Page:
a loop, with sensors sending data to the
autopilot computer, which processes the
information and transmits signals to the
servo, which moves the control surface, which
changes the attitude of the plane, which
creates a new data set in the sensors, which
starts the whole process again. This type of
feedback loop is central to the operation of
autopilot systems.

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Let's consider the example of a pilot who has
activated a single-axis autopilot.
1.The pilot sets a control mode to maintain the
wings in a level position.
2.However, even in the smoothest air, a wing
will eventually dip.
3.Position sensors on the wing detect this
deflection and send a signal to the autopilot
computer.
4.The autopilot computer processes the input
data and determines that the wings are no
longer level.

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1. The autopilot computer sends a signal to the
servos that control the aircraft's ailerons. The
signal is a very specific command telling the
servo to make a precise adjustment.
2. Each servo has a small electric motor fitted with
a slip clutch that, through a bridle cable, grips
the aileron cable. When the cable moves, the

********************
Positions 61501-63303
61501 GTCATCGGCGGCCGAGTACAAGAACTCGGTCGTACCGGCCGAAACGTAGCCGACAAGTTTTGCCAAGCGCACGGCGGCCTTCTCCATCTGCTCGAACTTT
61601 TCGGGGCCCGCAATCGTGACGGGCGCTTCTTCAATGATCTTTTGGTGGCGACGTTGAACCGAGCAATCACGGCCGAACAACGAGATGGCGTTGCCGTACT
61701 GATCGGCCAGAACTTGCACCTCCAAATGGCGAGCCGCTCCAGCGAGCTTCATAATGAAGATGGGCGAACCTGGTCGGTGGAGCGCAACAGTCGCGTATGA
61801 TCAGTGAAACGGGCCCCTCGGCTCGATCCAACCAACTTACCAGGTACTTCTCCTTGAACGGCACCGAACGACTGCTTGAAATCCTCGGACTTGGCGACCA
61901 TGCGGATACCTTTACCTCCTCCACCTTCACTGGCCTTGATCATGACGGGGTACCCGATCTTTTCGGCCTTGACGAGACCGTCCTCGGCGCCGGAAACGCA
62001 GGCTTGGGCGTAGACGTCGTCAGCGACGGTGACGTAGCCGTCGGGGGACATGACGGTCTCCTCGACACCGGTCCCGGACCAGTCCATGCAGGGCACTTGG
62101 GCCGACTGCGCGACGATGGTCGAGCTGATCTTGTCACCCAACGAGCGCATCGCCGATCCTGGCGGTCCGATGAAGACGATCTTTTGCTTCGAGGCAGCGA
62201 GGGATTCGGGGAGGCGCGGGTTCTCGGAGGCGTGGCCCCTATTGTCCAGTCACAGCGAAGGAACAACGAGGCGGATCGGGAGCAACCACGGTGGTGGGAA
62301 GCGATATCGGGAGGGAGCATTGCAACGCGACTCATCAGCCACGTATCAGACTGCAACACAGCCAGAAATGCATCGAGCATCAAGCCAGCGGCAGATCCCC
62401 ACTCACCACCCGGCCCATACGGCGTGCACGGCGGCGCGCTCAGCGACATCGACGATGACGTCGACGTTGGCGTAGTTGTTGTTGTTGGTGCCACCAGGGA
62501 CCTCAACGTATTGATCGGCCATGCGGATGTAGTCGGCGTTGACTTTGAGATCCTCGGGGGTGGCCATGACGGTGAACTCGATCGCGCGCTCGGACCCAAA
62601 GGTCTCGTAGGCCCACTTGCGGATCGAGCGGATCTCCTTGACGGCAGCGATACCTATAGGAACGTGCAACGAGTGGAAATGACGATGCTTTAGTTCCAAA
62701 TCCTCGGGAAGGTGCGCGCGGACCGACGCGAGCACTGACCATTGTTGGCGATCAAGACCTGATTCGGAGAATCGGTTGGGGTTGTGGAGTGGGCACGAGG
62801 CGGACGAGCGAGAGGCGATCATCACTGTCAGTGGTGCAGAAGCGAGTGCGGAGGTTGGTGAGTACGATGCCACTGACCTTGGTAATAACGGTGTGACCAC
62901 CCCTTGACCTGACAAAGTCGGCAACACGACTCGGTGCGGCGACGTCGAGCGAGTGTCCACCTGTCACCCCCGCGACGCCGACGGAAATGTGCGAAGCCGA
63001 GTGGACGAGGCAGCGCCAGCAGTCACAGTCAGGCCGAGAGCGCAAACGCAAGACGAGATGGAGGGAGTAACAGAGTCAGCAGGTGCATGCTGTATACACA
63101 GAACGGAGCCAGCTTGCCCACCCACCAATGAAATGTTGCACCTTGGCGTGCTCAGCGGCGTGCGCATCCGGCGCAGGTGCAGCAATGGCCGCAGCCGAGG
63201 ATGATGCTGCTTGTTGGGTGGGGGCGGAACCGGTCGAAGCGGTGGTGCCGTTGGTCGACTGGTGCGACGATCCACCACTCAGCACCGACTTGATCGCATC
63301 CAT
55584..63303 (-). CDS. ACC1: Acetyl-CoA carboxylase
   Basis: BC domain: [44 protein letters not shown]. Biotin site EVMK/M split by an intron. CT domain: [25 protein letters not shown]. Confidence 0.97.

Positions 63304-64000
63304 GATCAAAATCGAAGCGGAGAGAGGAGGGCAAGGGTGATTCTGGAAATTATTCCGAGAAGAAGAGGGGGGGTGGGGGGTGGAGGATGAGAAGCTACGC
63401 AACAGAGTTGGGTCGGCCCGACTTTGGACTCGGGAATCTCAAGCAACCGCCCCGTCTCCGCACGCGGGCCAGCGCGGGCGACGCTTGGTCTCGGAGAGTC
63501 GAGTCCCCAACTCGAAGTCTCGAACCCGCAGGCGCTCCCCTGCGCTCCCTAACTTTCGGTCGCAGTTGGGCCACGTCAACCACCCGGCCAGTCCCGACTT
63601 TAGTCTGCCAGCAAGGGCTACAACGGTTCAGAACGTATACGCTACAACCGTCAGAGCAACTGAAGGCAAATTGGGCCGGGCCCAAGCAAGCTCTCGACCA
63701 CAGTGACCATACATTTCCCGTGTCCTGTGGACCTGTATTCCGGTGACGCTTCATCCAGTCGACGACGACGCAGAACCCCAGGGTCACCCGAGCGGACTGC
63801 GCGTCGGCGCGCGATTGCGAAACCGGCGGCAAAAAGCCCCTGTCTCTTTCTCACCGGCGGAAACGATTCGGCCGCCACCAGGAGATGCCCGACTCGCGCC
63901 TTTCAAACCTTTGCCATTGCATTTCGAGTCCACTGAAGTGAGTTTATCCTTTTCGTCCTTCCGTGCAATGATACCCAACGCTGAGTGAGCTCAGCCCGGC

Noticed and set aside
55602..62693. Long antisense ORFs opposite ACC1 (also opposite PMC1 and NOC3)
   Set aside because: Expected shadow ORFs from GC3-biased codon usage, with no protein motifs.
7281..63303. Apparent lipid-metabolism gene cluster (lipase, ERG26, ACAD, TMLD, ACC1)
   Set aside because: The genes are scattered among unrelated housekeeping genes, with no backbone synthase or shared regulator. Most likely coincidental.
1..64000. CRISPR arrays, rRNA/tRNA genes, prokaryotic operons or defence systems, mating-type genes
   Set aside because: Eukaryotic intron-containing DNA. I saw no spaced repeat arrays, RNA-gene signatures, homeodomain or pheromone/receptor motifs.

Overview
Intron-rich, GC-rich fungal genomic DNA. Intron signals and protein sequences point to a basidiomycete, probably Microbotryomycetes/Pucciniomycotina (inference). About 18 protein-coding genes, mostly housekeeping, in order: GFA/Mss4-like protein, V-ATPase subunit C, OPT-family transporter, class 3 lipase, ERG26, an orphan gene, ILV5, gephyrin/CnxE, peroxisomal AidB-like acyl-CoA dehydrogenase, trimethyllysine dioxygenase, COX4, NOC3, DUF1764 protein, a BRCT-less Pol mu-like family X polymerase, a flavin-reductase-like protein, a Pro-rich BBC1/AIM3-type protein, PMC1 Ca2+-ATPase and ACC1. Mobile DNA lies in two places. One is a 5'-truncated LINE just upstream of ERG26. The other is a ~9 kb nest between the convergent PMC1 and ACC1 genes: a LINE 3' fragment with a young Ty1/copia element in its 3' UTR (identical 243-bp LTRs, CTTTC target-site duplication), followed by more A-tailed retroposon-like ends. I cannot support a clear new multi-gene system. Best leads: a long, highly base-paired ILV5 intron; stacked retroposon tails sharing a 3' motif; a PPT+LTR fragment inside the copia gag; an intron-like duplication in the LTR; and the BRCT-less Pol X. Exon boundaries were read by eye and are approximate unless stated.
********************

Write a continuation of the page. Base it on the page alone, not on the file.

control surfaces move accordingly.
3. As the ailerons are adjusted based on the input
data, the wings move back toward level.
4. The autopilot computer removes the command
when the position sensor on the wing detects
that the wings are once again level.
5. The servos cease to apply pressure on the
aileron cables.

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A common problem is some kind of servo
failure.
A bad motor or a bad connection.
A position sensor can also fail, resulting in a
loss of input data to the autopilot computer.
Fortunately, autopilots for manned aircraft
are designed as a failsafe -- that is, no failure
in the automatic pilot can prevent effective
employment of manual override.
. To override the autopilot, a crew member
simply has to disengage the system, either by
flipping a power switch or, if that doesn't
work, by pulling the autopilot circuit breaker.
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Many modern autopilots can receive data
from a Global Positioning System (GPS)
receiver installed on the aircraft.

A GPS receiver can determine a plane's


position in space by calculating its distance
from three or more satellites in the GPS
network.

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An autopilot is a mechanical, electrical, or
hydraulic system used to guide a vehicle
without assistance from a human being.

Given the flight plan and the aircraft's


position, the FMS calculates the course to
follow. The pilot can follow this course
manually (much like following a VOR radial),
or the autopilot can be set to follow the
course.

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http://science.howstuffworks.com/transport/flight/modern/autopilot1.htm
l
http://www-pablo.cs.uiuc.edu

http://www.aviation database.com/Technical_Aviation_Artic
les/aircraft-electric-motors-and-aerospace-actuators.html

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QUESTIONS?????????